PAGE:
Dalen Terry, Patrick Baldwin Jr. and the players who could be the biggest sleepers

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NEW YORK — Every NBA season, there are a few players who completely surpass their draft stock and some who two or three seasons later emerge as important parts of a team.

The Philadelphia 76ers selected Tyrese Maxey with the 21st pick in the 2020 NBA draft, and he cemented himself as a future part of the franchise after a strong season and an incredible performance in the playoffs. Joining the Boston Celtics in 22nd place in 2019, Grant Williams is now the first off the bench to clock 26 minutes a game in the playoffs. In the same draft class, the Golden State Warriors selected Jordan Poole as the 28th overall pick, and in three short seasons he morphed into a third Splash Brother alongside Klay Thompson and Steph Curry.

The top four players in the 2022 draft haven’t changed all season, and Jabari Smith, Chet Holmgren, Paolo Banchero and Jaden Ivey all expect their names to come up first. This is a deeper draft than in previous years and it could see some players like Maxey, Williams and Poole sprinkled in the first and second rounds.

Here’s a look at seven players who are possible sleepers in the 2022 NBA draft.

Dalen Terry

design area: 15-35

Terry could have played the lottery in next year’s draft but decided to stay in that draft class after receiving positive feedback at the NBA draft combine. He’s a 6-foot-7 perimeter player who has big advantages as a 3-and-D prospect. Terry averaged just eight points, 4.8 rebounds and four assists in his sophomore season at Arizona and was the third scoring opportunity behind lottery winner Benn Mathurin and 7-foot-1 center Christian Koloko.

Terry’s decision to remain in that draft class prompted NBA teams to rewatch as many films about him as possible and enlist him in for a practice (he had about 10 workouts before draft week).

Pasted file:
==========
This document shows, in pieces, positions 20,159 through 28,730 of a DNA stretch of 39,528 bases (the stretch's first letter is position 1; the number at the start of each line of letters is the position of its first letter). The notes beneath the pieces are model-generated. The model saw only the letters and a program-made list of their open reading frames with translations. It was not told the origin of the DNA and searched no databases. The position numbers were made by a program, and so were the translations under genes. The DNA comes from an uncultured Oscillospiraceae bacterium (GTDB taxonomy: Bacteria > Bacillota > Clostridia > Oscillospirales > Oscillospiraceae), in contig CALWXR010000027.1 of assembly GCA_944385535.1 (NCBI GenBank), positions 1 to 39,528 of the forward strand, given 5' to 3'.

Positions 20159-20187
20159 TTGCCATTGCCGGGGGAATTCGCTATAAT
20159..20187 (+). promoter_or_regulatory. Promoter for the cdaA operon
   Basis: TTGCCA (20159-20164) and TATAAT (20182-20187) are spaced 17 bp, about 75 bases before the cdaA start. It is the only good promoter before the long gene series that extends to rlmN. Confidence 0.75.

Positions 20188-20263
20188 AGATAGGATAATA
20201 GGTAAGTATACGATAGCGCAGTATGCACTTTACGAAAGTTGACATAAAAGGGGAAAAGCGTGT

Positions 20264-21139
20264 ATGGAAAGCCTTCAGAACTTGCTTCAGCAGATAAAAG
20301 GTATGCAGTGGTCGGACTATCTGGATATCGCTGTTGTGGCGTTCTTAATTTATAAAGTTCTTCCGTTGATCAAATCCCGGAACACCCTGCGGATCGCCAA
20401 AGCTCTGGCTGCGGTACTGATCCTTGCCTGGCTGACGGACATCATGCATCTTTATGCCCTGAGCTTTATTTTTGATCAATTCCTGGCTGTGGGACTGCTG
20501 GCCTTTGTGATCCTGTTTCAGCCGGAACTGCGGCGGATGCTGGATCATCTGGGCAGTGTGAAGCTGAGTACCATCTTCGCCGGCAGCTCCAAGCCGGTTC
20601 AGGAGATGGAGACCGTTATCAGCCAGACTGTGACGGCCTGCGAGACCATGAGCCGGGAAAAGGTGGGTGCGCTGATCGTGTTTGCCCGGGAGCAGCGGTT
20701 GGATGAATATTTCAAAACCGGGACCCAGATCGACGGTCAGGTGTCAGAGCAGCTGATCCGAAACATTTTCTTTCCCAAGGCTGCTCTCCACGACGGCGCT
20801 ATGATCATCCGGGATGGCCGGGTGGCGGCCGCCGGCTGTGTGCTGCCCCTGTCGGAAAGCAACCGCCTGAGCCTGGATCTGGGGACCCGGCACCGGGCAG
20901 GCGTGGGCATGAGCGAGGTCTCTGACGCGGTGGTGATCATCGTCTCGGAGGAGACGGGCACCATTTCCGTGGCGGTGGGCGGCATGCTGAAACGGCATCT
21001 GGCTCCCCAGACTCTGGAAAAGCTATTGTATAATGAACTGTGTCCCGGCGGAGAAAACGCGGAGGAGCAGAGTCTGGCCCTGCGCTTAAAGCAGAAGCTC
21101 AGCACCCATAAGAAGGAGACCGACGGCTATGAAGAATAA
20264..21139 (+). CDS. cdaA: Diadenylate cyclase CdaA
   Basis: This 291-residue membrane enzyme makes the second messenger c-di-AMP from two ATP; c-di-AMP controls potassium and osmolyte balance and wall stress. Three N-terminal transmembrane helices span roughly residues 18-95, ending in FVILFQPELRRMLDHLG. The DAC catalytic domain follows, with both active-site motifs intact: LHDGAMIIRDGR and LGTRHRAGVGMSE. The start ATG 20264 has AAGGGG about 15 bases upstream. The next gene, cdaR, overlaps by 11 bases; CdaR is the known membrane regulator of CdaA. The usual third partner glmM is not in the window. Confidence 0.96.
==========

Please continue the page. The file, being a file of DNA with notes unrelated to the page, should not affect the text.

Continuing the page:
“I think I still get a little rest,” Terry told Yahoo Sports. “I think if I had come out next year it wouldn’t even be a question. I would be a top 10 pick. There’s a mystery as to whether or not I can shoot and everyone just wants to see it. That’s why I’ve had a lot of training over the past few weeks.

“The drafting process has been busy, but I’m having a lot of fun and it’s just been a blessing to be through this process so far. Any team that believes in me makes a player ready to work on Day 1 and I’m ready to show more of the player that I am.”

Some scouts in the league think he could climb to No. 14 with the Cleveland Cavaliers or No. 15 with the Charlotte Hornets. Terry could be the player coming out of left field and shaking up the draft.

Bryce McGowens

design area: 25-35

McGowens chose to play alongside his brother Trey in Nebraska across Florida State, Oregon, Maryland, Clemson and Georgia. McGowens became the highest-ranking recruit in program history and his first five-star recruit. Now he’s the first one-and-done candidate from Nebraska’s basketball team.

A veteran, long-lived combo guard at 6ft 7, McGowens has little untapped potential at just 19 years old. NBA teams value guards with his size who can guard multiple perimeter positions, and McGowen’s fits that mold. His shot selection needs improvement (only 40% from the field and 27% from 3-point range), but that will come to NBA levels with time and development.

Nebraska's Bryce McGowens fits the mold of guards with size who can guard multiple perimeter positions and could be a sleeper in the NBA draft.  (Michael Hickey/Getty Images)

Nebraska’s Bryce McGowens fits the mold of guards with size who can guard multiple perimeter positions and could be a sleeper in the NBA draft. (Michael Hickey/Getty Images)

Peyton Watson

design area: 25-35

There are many teams intrigued by Watson’s 6ft 8 length at the shooting guard position. On paper, he hasn’t done much in his one year at UCLA — 3.3 points, 2.9 rebounds in just 12.7 minutes on the court. UCLA was a poor fit from the start, bringing back almost their entire roster from the Final Four run the season before.

Watson also experienced a somewhat stunted development of his game during the COVID-19 pandemic. California had stricter policies and mandates, and Watson missed many 5-on-5 contests in his senior year of high school.

Watson is projecting himself as a long, versatile guard a year or two away from a rotational spot on an NBA roster. He’s still young at 19 and at just over 200 pounds has room to grow into his physique.

UCLA guard Peyton Watson shoots during a game against Stanford in January.  (Kelvin Kuo/USA TODAY Sports)UCLA guard Peyton Watson shoots during a game against Stanford in January.  (Kelvin Kuo/USA TODAY Sports)

UCLA guard Peyton Watson shoots during a game against Stanford in January. (Kelvin Kuo/USA TODAY Sports)

Caleb Houston

design area: 20-35